For many people, buying second-hand clothes is much more than a fashion statement – it’s a potent way to express your integrity, your ethics and your politics. Tamsin Blanchard talks to the style pioneers who wear their hearts on their sleeves.
Dandy Wellington, the bandleader and vintage-fashion aficionado, proudly wears a badge with the slogan “Vintage Style, Not Vintage Values” on the lapel of his 1940s jacket. In addition to his work as a musician and entertainer, Wellington describes himself as a style activist. “I was born and raised in Harlem, New York City,” he tells me when we met on Zoom, speaking from the dressing room where he records sartorial jaunts through his extensive vintage wardrobe for his brilliant eponymous YouTube series. “I have no choice but to celebrate the great artists who walked these streets and changed lives in America and around the world.” Duke Ellington, Teddy Wilson and Fats Waller are some of the musicians he grew up listening to. “We can’t help but be inspired. Not only by the artistry, but by the story, the style, the things they overcame. And so, as a Black American who loves history, loves the music and loves the style, I can’t help but honour these people – with every tie of the bow tie.”
The vintage community is driven not by nostalgia for past times, but by a yearning for clothes that are made to last
Wellington’s love of vintage tailoring and sartorial codes, not to mention a minor obsession with buttonholes, is certainly not born out of some sense of backward-looking nostalgia for an apple-pie ideal of the past. He is acutely aware of how difficult life was for these pioneers. “We’re not even just talking about inequality, you know,” he says. “In the face of their fame and brilliance, in the face of thousands of records sold, people being able to sing the songs that they wrote back to them, they couldn’t walk in the front door [of a venue]. They couldn’t stay in the same hotel as where they were playing. They had to go to the Black part of town and sleep on someone’s sofa or in someone’s spare room.” So when Wellington is getting dressed in the morning, selecting a truly eye-catching tie and waistcoat combination, and perhaps a jaunty hat and pocket handkerchief to complete the look, this is no mere frivolity, and his spectacles are far from rose-tinted. “To this day, when people say ‘Oh, yeah, we’ll just have the musicians come in the back’, I’m, like, ‘No, we’re not doing that. I’m acutely aware of the history of that practice. And it won’t continue.’”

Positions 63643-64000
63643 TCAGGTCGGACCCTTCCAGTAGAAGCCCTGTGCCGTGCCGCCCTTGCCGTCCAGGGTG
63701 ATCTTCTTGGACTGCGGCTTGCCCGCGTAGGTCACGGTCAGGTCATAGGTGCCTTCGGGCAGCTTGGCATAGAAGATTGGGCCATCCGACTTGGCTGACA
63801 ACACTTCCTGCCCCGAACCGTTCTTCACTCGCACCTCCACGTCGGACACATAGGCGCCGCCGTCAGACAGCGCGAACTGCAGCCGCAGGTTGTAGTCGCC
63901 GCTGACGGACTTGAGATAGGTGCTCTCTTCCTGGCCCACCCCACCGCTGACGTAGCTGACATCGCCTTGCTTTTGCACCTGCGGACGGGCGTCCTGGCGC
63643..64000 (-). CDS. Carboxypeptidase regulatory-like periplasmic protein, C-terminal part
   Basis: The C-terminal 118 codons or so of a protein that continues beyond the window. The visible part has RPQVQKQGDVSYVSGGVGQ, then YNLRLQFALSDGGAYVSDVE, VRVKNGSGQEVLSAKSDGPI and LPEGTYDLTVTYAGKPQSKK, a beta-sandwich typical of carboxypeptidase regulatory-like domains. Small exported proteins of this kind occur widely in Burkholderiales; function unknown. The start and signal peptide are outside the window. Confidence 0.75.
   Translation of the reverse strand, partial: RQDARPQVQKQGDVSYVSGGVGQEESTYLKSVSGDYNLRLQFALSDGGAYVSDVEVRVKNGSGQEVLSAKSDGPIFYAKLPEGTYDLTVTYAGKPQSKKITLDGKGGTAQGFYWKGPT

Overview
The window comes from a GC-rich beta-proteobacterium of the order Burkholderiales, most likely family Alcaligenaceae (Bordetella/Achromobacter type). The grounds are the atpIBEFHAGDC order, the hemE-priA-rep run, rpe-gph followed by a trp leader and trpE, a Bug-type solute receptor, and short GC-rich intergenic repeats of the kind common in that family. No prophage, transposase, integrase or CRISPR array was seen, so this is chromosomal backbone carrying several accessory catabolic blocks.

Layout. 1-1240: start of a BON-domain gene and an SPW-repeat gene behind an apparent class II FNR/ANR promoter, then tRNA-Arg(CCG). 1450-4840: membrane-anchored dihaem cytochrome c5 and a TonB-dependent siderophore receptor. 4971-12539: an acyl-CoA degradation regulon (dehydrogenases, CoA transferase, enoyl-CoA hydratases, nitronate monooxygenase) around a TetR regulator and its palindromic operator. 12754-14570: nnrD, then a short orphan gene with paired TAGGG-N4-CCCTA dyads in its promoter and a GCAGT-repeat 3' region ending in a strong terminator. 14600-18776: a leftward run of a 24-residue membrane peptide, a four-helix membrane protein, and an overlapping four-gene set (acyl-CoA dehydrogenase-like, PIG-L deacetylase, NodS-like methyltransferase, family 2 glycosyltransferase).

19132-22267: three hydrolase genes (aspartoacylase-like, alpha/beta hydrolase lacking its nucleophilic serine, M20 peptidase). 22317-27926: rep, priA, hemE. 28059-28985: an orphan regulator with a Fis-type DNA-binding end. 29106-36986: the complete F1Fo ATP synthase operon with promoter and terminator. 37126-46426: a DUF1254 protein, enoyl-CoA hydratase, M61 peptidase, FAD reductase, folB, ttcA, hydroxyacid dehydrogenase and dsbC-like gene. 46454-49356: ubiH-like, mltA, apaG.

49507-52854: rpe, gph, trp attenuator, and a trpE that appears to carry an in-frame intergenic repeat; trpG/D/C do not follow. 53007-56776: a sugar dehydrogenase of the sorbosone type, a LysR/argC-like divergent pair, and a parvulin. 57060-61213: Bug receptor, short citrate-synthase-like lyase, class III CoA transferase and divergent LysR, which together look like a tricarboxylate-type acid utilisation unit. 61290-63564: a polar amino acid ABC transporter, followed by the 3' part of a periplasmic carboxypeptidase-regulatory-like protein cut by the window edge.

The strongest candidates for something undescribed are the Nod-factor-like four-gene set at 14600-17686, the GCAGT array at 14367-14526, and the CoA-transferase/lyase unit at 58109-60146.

This viewpoint demonstrates that there is nothing regressive about vintage dressing and illustrates the theme of the Revive and Thrive Village at last year’s and this years Goodwood Revival. The vintage community is global and diverse, often driven not by tone-deaf nostalgia for past times, but by a yearning for clothes that are beautifully crafted and made to last, and a freedom to express your identity away from the conformity of mass-produced style. Increasingly, new generations are embracing old clothes, whether it’s teenagers finding 1990s style at car-boot sales or on Depop, fashionlovers discovering the impact of the industry on the planet and opting to buy less and not buy new, or style leaders deciding that the most creative way to express themselves is by sourcing their clothes anywhere but the high street. Even Love Island has moved on from fast fashion to embrace the world – and sponsorship – of eBay. In 2023 Goodwood is launching two new areas , celebrating iconic and vintage fashion and the heritage crafts that allow us to revive second-hand treasures.
The resale market is big business, and getting bigger by the day, whether it’s a bedroom business or a luxury fashion resale start-up like the recently launched Reluxe, which sells designers cast-offs from the fashion industry’s models and influencers. According to recent research by GlobalData for the US platform ThredUp, the second-hand sector is going to be worth $84 billion by 2030, far outstripping the fast-fashion sector, which will be worth about $40 billion.
But for those dedicated to the art of second-hand dressing, it’s not about business, it’s about style and a sense of identity. Here, we talk to three fashion pioneers for whom not buying new, and looking after the clothes they become custodians of, is as much about politics, ethics and integrity as it is about expressing the very soul of who they are. Find out more
Credit : This story was taken from Goodwood Magazine